Deakin University

File(s) not publicly available

Study protocol for the Shifting Weight using Intermittent Fasting in night shift workers (SWIFt) study: A three-arm randomised controlled trial comparing three weight loss strategies in night shift workers with obesity

Version 3 2024-06-19, 11:58
Version 2 2024-05-30, 16:46
Version 1 2022-05-02, 08:45
journal contribution
posted on 2024-06-19, 11:58 authored by M Rogers, A Coates, Kate HugginsKate Huggins, J Dorrian, AB Clark, C Davis, Gloria LeungGloria Leung, R Davis, YY Phoi, NJ Kellow, M Iacovou, CL Yates, S Banks, TL Sletten, MP Bonham
IntroductionShift workers are at an increased risk of developing obesity and type 2 diabetes. Eating and sleeping out of synchronisation with endogenous circadian rhythms causes weight gain, hyperglycaemia and insulin resistance. Interventions that promote weight loss and reduce the metabolic consequences of eating at night are needed for night shift workers. The aim of this study is to examine the effects of three weight loss strategies on weight loss and insulin resistance (HOMA-IR) in night shift workers.Methods and analysisA multisite 18-month, three-arm randomised controlled trial comparing three weight loss strategies; continuous energy restriction; and two intermittent fasting strategies whereby participants will fast for 2 days per week (5:2); either during the day (5:2D) or during the night shift (5:2N). Participants will be randomised to a weight loss strategy for 24 weeks (weight loss phase) and followed up 12 months later (maintenance phase). The primary outcomes are weight loss and a change in HOMA-IR. Secondary outcomes include changes in glucose, insulin, blood lipids, body composition, waist circumference, physical activity and quality of life. Assessments will be conducted at baseline, 24 weeks (primary endpoint) and 18 months (12-month follow-up). The intervention will be delivered by research dietitians via a combination of face-to-face and telehealth consultations. Mixed-effect models will be used to identify changes in dependent outcomes (weight and HOMA-IR) with predictor variables of outcomes of group, time and group–time interaction, following an intention-to-treat approach.Ethics and disseminationThe study protocol was approved by Monash Health Human Research Ethics Committee (RES 19-0000-462A) and registered with Monash University Human Research Ethics Committee. Ethical approval has also been obtained from the University of South Australia (HREC ID: 202379) and Ambulance Victoria Research Committee (R19-037). Results from this trial will be disseminated via conference presentations, peer-reviewed journals and student theses.Trial registration numberAustralian New Zealand Clinical Trials Registry (ACTRN-12619001035112).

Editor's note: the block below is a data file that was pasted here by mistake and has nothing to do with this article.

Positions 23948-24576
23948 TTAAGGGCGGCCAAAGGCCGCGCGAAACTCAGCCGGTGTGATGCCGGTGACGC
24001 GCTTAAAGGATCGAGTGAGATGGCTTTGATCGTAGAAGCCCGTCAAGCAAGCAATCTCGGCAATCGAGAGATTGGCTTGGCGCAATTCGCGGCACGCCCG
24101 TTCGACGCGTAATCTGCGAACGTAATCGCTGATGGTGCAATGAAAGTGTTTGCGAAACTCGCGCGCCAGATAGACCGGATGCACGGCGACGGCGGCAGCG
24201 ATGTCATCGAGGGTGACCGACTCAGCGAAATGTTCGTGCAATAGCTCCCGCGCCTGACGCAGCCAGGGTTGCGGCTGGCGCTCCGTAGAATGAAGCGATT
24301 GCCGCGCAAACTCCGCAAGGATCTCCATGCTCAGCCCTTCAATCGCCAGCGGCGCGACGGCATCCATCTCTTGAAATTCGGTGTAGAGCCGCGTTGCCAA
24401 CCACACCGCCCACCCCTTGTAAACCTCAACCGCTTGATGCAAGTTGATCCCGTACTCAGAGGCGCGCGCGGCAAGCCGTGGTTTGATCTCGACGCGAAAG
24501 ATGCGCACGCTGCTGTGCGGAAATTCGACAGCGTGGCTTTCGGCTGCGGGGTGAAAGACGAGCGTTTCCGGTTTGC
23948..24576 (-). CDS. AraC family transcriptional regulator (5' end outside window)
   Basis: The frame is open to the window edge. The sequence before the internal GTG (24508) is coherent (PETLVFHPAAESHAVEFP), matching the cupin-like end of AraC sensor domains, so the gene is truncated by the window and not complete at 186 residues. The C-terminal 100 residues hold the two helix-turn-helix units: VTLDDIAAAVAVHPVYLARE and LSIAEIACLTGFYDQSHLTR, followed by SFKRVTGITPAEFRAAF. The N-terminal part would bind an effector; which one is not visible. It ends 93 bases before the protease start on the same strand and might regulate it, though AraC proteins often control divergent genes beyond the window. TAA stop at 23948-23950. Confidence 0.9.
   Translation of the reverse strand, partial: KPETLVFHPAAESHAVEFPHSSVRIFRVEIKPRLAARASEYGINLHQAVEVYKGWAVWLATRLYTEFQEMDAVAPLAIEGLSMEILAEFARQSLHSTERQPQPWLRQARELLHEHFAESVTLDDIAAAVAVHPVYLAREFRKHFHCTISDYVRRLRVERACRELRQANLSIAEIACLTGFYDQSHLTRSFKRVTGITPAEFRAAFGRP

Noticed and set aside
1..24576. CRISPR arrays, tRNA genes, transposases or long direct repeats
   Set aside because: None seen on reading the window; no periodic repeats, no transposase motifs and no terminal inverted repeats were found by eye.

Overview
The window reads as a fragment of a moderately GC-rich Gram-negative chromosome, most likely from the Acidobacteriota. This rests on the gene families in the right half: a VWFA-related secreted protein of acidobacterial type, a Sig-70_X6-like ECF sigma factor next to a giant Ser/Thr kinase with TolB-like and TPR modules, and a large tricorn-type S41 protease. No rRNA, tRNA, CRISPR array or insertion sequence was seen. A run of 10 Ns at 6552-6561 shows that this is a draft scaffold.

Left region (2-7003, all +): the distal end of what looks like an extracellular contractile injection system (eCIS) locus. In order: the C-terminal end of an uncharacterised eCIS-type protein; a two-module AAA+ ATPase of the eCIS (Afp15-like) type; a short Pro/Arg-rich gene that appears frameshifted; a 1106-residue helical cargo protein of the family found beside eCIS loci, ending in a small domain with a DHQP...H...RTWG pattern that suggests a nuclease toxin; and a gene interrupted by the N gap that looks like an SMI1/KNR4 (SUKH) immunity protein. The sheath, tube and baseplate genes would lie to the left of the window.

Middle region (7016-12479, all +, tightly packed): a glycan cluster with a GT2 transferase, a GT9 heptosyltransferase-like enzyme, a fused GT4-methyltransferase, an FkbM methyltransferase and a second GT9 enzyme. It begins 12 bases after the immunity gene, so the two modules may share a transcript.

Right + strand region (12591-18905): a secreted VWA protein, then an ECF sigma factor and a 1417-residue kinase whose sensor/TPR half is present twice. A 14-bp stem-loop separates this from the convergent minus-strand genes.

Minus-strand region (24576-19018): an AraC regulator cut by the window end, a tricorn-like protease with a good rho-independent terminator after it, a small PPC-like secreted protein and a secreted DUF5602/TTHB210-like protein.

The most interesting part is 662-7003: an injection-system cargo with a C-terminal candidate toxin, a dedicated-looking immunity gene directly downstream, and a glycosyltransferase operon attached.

BMJ Open



Article number





London, Eng.







Publication classification

C1 Refereed article in a scholarly journal